Fr. Greg Boyle: Sharing Compassion and Kinship
A large part of our trip was based around Father Boyle, the former pastor at Dolores Mission and the founder of Homeboy Industries, an organization that is considered the biggest rehab center for gang members in the country. Homeboy offers a vibrant and positive atmosphere through a safe community of therapy, job training, and people to talk to. I recently watched a TED Talk by Father Boyle in which he said, “How can we achieve a certain kind of compassion that stands in awe at what the poor have to carry rather than stand in judgement at how they carry it, for the measure of our compassion lies not in our service of those on the margins but in our willingness to see ourselves in kinship in them, and mutuality.” It is through Homeboy Industries that Father Boyle has been able to foster this mentality that he asks everyone to strive for. His compassion and kinship that he shared for each and every person of the community was truly astounding, and was something that I held close to my heart throughout the trip.
Every Wednesday, Father Boyle comes back to Dolores Mission to say mass with the community, and we had the blessing to attend. Before arriving, I had imagined a crowded mass with packed pews and minimal standing room. However, when we arrived, there were two other families and a mentally disabled man. As Father Greg was saying the Eucharistic Prayer, the man walked up to the altar. He kept trying to flip past the page Father was reading and interrupting the prayer. Instead of dismissing his actions and escorting him back to his seat, Father Greg embraced the man in a hug and allowed him to stay with him as he continued the mass. If anything showed the strength of the community and the work of Father Greg, it was this moment. Since Homeboy Industries and his own book, Father Greg has become a very busy man. It would not be uncommon for someone like him to drop the Wednesday mass altogether, considering he has a tight schedule and hardly anyone shows up. However, Father Greg embodies the work of Christ and the nature of kinship through continuing to say mass and embracing all those who are with him.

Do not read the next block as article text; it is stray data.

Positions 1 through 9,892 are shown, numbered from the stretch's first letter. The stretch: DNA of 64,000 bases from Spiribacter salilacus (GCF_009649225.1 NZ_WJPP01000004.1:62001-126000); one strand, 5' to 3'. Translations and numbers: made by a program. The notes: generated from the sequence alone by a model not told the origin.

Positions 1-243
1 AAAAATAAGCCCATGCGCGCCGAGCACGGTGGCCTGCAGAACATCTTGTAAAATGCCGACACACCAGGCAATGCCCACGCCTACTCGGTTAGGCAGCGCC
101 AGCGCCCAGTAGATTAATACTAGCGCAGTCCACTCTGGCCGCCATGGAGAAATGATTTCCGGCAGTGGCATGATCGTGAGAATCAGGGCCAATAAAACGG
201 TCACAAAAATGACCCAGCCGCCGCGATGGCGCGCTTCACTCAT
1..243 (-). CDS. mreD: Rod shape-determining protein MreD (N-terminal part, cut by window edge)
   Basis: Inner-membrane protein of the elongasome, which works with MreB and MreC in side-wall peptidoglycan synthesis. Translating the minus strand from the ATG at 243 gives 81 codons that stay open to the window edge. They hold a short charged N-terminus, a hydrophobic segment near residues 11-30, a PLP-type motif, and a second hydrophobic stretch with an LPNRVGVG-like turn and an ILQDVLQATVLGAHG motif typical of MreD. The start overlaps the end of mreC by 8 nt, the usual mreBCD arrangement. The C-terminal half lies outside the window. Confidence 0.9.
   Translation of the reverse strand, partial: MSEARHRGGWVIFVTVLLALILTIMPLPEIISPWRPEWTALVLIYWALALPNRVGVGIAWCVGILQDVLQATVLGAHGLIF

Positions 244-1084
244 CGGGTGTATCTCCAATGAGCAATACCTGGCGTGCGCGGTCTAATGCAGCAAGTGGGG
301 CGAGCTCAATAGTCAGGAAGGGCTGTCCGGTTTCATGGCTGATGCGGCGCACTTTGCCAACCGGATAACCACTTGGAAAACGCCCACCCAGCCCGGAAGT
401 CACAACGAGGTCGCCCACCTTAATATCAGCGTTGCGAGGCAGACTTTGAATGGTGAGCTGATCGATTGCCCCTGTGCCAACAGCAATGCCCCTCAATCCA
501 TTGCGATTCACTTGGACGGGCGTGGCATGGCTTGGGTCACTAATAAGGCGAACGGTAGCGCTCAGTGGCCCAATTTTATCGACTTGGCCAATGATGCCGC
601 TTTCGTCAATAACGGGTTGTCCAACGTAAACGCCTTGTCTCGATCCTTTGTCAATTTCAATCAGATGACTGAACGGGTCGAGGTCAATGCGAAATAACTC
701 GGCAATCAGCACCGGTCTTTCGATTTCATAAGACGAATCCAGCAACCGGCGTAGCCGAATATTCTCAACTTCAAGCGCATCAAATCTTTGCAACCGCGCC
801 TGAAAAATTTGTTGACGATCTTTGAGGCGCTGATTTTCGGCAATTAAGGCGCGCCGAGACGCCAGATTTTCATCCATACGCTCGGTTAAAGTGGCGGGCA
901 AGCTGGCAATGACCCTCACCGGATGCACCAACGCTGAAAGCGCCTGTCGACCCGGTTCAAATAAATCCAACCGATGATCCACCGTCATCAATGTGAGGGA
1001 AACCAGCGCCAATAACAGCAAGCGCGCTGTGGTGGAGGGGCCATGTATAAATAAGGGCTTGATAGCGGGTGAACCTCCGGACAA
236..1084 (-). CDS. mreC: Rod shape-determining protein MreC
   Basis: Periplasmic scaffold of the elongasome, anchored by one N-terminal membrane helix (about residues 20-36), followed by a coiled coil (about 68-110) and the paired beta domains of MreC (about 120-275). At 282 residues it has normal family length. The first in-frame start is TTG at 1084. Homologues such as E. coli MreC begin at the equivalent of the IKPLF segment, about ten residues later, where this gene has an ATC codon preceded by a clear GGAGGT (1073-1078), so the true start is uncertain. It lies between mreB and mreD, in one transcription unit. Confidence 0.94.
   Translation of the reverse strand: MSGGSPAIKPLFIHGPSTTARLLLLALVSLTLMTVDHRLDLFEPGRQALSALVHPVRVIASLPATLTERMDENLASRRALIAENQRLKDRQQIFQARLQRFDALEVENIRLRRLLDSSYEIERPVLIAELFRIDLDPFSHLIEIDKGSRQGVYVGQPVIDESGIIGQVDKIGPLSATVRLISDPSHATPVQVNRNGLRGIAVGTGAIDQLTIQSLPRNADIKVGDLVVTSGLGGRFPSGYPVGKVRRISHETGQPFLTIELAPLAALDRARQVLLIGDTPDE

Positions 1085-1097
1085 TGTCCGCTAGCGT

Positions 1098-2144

Toward the end of the week, we had the opportunity to walk the streets of Skid Row, a pocket of Los Angeles that inhabits one of the largest populations of homeless people in the United States. Our tour guide Kevin, a recovered alcoholic and drug addict, walked us through the heart of it all and hid nothing from us. The fourteen of us navigated the streets in silence, as we witnessed people wandering throughout their makeshift homes lining the sidewalk. When we arrived back at Dolores Mission that night we reflected on our day, and the horrors of Skid Row came alive. It was hard to forget about the severe lack of hope and the absence of any type of community. Comparing Skid Row to Homeboy Industries was hard. Homeboy was filled with new energy, as people were just discovering a new path of life. However, the people of Skid Row were segregated into their own pocket of town and completely forgotten by the rest of the city.